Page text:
TV News Coverage: Picking the Right Discretionary StoriesIf a plane crashes in your city, you'll provide breaking news coverage, like every other station in town. That's one battle you must win in order to get better ratings, but the other is in what some call "discretionary stories."
These are the stories you don't have to cover each day, you just choose to. They are the stories about medical breakthroughs, school happenings and human interest features, like a 102-year-old woman who's learning to drive.
No, they are often not considered the day's important news. But those are the stories viewers will remember most after your news team signs off for the night -- much more so than the mayor's news conference that was the night's lead story.
Choosing the right discretionary stories begins in your morning news meeting. First, decide which news stories you have to cover and how much time they will take out of the newscast. These are the house fires, murder trials and other news-of-the-day assignments.
Then you'll know how much air time you have available for the stories you want to do. You may even decide to skip sending a full crew to a news conference so you can shift that crew to cover the woman learning to drive, because you want to devote two minutes of air time to her and only 30 seconds to the news conference.
Consider the day's topical news promotion when assigning stories. You're likely to draw more viewers who want to see the woman than the mayor giving his third news conference of the week. So play up the feature story, even if it's the final story of the newscast.
TV News Coverage: Hitting Your Target DemographicsYou'll know if your assignment editor is doing her job well if she's got a long list of discretionary stories, because anyone can check email or the fax machine to learn about planned news events. As a news manager, you have to take that long list and decide which assignments are worth covering from a ratings standpoint.
The 102-year-old woman story has universal appeal, so it would probably be a good choice for any newscast. Medical stories or tips about living healthier lives tend to appeal more to women, so they work best at noon or 5 p.m., when your audience is probably more female-driven.
Some TV stations don't present sportscasts at noon or 5 p.m. because more women are watching than men. But a feature story on a high school athlete who's successfully battled cancer is something that might appeal to women, especially if your news reporter has interviewed the student's parents. It would be helpful if you can tell your news reporter that his story on the athlete will run at 5 p.m. and to gear his interviews and writing to appeal to women, and specifically mothers.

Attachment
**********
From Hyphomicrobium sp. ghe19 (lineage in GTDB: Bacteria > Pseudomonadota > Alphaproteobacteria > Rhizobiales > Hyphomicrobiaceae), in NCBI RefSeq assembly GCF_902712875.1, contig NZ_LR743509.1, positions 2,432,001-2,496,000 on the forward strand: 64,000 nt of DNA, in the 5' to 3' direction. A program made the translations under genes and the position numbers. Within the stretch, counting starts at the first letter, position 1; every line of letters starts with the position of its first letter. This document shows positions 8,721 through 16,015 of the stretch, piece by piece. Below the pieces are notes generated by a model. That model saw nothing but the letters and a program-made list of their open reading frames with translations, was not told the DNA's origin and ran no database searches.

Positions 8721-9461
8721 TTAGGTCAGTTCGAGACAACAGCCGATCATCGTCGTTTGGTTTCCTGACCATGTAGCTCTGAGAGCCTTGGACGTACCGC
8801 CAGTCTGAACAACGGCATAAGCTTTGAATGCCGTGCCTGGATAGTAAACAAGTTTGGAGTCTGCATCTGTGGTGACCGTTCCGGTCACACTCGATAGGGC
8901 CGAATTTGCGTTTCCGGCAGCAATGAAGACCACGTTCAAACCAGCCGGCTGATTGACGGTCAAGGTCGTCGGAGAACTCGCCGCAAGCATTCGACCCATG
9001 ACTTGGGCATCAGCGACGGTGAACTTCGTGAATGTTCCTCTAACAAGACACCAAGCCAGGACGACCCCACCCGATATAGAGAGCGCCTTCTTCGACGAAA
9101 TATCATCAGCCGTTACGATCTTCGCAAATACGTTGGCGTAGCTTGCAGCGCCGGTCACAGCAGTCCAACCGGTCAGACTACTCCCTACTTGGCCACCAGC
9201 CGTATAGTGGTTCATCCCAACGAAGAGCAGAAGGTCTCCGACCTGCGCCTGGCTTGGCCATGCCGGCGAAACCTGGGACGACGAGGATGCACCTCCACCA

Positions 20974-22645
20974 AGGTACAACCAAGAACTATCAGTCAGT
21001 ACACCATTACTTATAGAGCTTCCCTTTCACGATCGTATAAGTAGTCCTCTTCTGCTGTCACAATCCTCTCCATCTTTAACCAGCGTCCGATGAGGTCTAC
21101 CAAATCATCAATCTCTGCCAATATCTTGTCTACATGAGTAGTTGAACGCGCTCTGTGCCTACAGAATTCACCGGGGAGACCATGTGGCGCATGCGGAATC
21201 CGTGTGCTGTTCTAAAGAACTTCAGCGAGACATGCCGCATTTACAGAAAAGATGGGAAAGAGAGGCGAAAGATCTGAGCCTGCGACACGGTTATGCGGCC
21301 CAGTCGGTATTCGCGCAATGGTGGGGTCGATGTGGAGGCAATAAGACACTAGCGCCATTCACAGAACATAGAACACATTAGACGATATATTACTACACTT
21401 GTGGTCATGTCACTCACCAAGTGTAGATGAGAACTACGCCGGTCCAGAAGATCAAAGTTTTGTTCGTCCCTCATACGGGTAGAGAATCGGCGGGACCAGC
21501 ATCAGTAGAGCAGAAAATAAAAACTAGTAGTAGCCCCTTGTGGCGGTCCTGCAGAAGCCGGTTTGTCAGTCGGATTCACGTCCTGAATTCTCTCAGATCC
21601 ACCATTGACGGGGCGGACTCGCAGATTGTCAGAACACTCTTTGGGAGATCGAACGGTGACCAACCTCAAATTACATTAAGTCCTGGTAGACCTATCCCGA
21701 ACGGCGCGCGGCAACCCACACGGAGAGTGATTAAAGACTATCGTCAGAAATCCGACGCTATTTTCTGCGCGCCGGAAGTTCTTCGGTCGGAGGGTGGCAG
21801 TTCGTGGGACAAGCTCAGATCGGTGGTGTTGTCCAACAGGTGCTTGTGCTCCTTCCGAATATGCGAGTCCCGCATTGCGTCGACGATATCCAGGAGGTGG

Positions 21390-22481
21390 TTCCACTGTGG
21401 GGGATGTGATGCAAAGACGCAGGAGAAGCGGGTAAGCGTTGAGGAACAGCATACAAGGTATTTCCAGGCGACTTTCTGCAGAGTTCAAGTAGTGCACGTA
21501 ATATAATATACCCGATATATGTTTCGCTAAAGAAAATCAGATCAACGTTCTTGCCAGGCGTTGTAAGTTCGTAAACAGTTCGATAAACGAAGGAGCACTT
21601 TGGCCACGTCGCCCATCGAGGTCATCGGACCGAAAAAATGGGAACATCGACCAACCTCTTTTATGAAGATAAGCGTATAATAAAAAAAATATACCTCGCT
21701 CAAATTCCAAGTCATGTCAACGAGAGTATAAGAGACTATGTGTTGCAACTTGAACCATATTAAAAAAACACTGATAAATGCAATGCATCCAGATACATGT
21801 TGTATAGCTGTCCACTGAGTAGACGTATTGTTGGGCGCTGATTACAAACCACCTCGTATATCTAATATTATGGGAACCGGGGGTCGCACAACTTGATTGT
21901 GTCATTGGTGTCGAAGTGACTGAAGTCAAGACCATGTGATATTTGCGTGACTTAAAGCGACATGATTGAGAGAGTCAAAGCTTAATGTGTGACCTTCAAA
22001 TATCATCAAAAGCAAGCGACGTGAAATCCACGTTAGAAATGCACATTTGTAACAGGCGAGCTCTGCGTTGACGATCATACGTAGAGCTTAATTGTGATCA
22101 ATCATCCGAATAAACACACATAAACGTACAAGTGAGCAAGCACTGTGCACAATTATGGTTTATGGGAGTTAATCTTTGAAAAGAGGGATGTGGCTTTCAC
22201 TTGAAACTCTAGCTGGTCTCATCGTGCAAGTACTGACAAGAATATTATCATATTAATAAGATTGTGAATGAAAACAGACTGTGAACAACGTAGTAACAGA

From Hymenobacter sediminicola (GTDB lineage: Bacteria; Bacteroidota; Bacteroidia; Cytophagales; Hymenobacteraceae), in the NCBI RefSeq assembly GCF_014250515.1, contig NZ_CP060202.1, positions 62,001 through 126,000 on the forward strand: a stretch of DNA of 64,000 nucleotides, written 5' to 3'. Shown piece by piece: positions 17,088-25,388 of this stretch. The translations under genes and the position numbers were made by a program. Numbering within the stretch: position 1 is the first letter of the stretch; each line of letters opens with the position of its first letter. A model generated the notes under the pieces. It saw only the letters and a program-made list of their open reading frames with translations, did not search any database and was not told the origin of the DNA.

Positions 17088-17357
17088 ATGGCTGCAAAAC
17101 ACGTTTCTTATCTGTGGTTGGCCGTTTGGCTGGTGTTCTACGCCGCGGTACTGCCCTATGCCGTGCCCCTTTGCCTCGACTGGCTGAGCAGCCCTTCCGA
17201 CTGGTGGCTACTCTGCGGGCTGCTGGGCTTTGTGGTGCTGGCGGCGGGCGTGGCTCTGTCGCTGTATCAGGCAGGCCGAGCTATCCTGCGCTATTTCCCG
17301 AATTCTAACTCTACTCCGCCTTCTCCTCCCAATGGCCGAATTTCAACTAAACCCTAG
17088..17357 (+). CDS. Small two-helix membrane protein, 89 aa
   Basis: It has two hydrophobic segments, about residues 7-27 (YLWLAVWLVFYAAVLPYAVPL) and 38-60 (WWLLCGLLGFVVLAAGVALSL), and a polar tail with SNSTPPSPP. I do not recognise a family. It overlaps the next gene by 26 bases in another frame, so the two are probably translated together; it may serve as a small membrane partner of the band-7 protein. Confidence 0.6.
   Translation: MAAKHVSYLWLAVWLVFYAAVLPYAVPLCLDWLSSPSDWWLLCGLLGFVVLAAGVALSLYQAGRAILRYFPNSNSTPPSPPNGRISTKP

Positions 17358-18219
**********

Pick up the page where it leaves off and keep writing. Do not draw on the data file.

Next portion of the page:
Yes, it sounds as though you're stereotyping your viewers. Focus group research or a TV consultant can provide guidance. But you'll still have to trust your gut in deciding what an unseen group of people wants to watch in your newscast.
TV News Coverage: Programming and Counter-ProgrammingTake a look at the programming schedule for your TV station. Your prime time lineup can help you pick stories for your late-night newscast.
For instance, CBS gets consistently solid ratings from its CSI drama series. If you work for a CBS affiliate, you could purposely choose local stories about crime, police investigation technology or murder mysteries for your 10 p.m. or 11 p.m. news.
You would heavily promote those stories during CSI in order to keep your audience. The strategy is that your network is giving you a large lead-in audience. Your task is to lure those viewers to your newscast when they otherwise might change the channel or go to bed.
Counter-programming against your competitors is important, too. If a rival station has the Super Bowl, which is going up against your late newscast, you can bet that sports fans are watching the game and not flipping over to catch your newscast.
This will be one newscast that you want to downplay, or even eliminate sports. Playing toward the stereotypes, you may decide to create the most women-driven newscast you can, though millions of women also enjoy watching the Super Bowl. On this night, you're likely to get killed in the ratings, so you may not want to put much strategic thought into your coverage.
You've no doubt invested a lot of thought and money in hiring news anchors and developing image promotion to boost ratings. Don't forget that the daily TV news coverage decisions you or your team make can also drive an audience to prefer your station over all the others.